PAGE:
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  • Color Case Hardening

    Thrud, in another posting (CRS vs HRS) mentioned color case hardening. I just got MBR1&2 from Guy Lautard and read his description and recipe.
    I'm wondering if Thrud uses that recipe, or Kasenit, or what? Does the Kasenit process produce good coloring? I haven't done any of that (intentionally that is).
    Also, is the coloring effect highly dependent on the type of steel used?

    Lynn (Huntsville, AL)

  • #2
    Kasenit and similar compounds leave the metal a grey to black in the hardened ares.

    Color case hardening is dependant to a degree on the steel, but more on the combination of materials used in the procedure, and how they are arranged.

    Color case hardening is usually done with a combination of wood charcoal, bone and leather charcoal and a couple other secret ingredients depending on the operator. Some of the early guys used to pee in the pot, so it depended on what they drank the night before.

    There is a lot of black magic associated with color case, but main ingredients of various charcoals, and cooling as quickly as possible in aerated water with minimum exposure to air seem to be the key to success.
    Jim H.

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    • #3
      Commercially I believe it's done with potassium cyanide, but that's not something to mess with at home.
      ----------
      Try to make a living, not a killing. -- Utah Phillips
      Don't believe everything you know. -- Bumper sticker
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      • #4
        SGW is right about the commercial version - those of us who don't want to die avoid cyanide compounds - even if they do color case harden quite well!

        Guy Lataurd's brew works well, in the following editions he recommends the bone charcoal - this works the best. Just follow his instructions (when he tells you not to reuse ingredients believe it) and you should like the results - lots nicer than Kasenit but not as easy. I have not been able to get Kasenit for years - nobody wants to sell it here.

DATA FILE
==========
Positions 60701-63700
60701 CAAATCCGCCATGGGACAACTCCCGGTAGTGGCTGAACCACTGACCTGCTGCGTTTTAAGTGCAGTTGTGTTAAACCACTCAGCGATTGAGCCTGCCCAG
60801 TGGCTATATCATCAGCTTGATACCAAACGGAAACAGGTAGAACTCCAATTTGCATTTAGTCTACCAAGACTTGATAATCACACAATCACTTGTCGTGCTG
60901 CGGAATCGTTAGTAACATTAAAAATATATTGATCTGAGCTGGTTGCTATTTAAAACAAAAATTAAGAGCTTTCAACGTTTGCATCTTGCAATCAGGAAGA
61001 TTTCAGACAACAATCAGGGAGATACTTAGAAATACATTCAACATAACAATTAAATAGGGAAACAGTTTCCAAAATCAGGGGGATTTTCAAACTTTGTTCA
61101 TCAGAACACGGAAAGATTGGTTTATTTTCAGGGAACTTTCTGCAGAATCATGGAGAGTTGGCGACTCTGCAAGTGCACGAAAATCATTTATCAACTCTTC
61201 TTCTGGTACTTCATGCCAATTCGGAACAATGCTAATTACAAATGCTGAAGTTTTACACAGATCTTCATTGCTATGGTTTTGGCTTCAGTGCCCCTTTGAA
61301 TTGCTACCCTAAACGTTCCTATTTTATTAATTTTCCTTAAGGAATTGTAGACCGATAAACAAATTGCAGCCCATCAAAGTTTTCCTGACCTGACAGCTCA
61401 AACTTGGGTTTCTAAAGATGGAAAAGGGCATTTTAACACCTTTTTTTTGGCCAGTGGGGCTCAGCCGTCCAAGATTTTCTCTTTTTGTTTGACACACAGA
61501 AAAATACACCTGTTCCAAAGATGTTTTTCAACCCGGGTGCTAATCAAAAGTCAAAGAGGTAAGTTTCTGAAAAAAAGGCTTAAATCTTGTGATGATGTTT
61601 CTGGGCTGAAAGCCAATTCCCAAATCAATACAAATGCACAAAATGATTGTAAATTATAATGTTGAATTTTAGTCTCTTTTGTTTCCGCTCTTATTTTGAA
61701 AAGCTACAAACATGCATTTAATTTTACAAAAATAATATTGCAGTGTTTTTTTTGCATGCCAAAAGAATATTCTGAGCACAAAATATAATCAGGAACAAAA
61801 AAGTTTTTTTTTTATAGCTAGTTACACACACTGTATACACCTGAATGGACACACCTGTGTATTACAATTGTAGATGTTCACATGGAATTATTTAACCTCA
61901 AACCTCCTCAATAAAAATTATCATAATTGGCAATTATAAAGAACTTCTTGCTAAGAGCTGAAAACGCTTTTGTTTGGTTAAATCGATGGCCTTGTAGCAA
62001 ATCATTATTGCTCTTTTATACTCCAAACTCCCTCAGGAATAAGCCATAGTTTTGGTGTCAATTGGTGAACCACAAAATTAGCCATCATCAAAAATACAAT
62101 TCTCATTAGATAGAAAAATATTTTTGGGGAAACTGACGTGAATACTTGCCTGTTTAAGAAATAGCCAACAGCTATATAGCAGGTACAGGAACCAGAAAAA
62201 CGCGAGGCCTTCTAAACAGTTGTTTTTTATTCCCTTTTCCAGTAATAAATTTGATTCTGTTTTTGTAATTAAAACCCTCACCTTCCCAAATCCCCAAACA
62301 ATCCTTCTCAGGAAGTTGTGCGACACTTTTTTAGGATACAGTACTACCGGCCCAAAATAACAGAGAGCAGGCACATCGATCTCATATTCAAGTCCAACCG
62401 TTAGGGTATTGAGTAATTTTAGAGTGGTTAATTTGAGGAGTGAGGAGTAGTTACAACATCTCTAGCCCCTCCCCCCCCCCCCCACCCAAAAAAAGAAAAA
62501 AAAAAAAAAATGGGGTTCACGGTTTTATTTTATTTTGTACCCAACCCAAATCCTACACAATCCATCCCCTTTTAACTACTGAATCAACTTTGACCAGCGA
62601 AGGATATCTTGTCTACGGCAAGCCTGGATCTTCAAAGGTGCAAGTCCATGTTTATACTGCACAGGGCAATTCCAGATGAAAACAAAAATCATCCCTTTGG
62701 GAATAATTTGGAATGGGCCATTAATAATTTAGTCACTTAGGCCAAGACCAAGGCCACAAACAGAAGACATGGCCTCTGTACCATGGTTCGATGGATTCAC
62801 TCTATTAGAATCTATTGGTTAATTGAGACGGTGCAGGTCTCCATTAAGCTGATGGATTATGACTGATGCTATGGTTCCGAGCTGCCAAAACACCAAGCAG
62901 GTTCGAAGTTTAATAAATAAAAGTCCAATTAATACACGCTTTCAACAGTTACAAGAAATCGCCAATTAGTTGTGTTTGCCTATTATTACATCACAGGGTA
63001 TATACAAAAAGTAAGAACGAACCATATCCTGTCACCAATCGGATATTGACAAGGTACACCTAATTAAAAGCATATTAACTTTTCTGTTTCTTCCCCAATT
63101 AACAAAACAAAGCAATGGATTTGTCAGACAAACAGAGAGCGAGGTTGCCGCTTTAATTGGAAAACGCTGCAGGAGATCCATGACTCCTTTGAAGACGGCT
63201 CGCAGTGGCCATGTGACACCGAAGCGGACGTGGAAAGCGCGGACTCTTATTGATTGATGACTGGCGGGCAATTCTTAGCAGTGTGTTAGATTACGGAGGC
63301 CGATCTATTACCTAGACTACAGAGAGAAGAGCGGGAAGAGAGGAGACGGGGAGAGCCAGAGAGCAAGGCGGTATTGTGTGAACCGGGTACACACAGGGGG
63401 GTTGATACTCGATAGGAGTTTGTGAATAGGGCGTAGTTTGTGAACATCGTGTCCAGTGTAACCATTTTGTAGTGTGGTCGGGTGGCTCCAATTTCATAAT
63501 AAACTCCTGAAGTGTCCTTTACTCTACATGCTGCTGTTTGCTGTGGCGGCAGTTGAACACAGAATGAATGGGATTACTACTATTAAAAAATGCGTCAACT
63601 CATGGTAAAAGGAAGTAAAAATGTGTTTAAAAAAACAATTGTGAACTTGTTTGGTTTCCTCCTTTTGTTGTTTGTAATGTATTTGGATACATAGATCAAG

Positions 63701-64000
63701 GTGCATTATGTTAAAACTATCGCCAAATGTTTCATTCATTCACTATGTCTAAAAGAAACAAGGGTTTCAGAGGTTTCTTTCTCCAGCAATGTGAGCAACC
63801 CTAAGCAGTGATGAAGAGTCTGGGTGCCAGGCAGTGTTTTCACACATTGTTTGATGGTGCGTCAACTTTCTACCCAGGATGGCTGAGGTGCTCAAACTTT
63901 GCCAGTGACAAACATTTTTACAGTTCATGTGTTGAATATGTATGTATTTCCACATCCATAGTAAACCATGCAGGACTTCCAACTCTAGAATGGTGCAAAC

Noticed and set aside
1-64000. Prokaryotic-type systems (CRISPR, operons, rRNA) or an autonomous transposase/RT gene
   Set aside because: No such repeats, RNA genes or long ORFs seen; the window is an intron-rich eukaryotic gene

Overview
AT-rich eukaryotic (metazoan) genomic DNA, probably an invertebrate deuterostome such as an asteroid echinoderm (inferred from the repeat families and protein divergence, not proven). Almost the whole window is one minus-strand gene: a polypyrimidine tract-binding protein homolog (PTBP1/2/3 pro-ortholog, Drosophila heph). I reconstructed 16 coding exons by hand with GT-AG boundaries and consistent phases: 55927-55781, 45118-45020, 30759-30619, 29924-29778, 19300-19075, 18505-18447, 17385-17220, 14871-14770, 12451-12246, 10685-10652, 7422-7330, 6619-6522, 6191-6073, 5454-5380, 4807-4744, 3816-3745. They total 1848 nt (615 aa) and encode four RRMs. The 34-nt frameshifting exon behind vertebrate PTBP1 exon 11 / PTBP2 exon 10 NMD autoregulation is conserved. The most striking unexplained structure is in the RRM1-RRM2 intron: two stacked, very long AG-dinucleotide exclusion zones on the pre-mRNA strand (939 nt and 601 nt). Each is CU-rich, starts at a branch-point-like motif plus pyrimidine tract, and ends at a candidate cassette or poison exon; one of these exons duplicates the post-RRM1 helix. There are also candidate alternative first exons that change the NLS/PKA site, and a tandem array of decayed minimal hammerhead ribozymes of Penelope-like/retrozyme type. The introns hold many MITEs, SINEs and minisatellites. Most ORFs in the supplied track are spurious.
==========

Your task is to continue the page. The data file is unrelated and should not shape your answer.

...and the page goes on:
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        • #5
          I visited Ballard Rifles in Cody, Wyoming over the Xmas holiday. What a fun experience. They do their own case hardening on the receiver. They use the bone charcoal. Did not mention if they had a secret ingredient or not, but basically said they follow the old way of doing it.

          An interesting side note was that they had a CNC mill set up to exclusively rough out the stocks. Mount the blank in a jig and away it went.

          Good folks all around.
          J

          http://www.ballardrifles.com

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          • #6
            I'm familiar with case hardening, but after reading the posts above, still not clear on color case hardening.

            Is this done when you need to case harden the part anyway and want also to have an attractive finish?

            What colors can you achieve?

            How durable / corrosion resistant is the finish & do you need to protect or seal it with anything?

            [This message has been edited by Herb W (edited 03-23-2002).]

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            • #7
              Take a look at the BAllard link posted above. The receivers are color case hardened.

              Many gun manufacturers used it for its decorative, as well as mechanical functions.

              Starrett and others used to use it on a lot of tools, parallel clamps, surface gagas etc. Think they still use on some.

              A large range of colors, mostly blues and reds can be obtained depending on materials and methods used. It is quite attractive.
              Jim H.

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              • #8
                Thrud,
                I too have been unable to source Kasenit in Canada. Is this banned in Canada? Will I have trouble mail ordering from the States?

                Why can't you use finely crushed activated charcoal to do surface hardening?

                Albert

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                • #9
                  Brownells has both the kasenit and bone charcoal.

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                  • #10
                    Herb

                    Starrett's #56 Hardened Steel Surface Gage is color case hardened. The Bone Charcoal gives the most vibrant colors (red, blue, greys, etc.).

                    Albert

                    I do not know why this is so, no one can tell me except they cannot get it. I suspect it Agriculture Canada or some other poo-for-brains department that has decided some chemical in it is unsafe for Canadians. Probably the same reason a wrist rocket and some air guns are on the prohibited list.

                    Dave

                    [This message has been edited by Thrud (edited 03-24-2002).]

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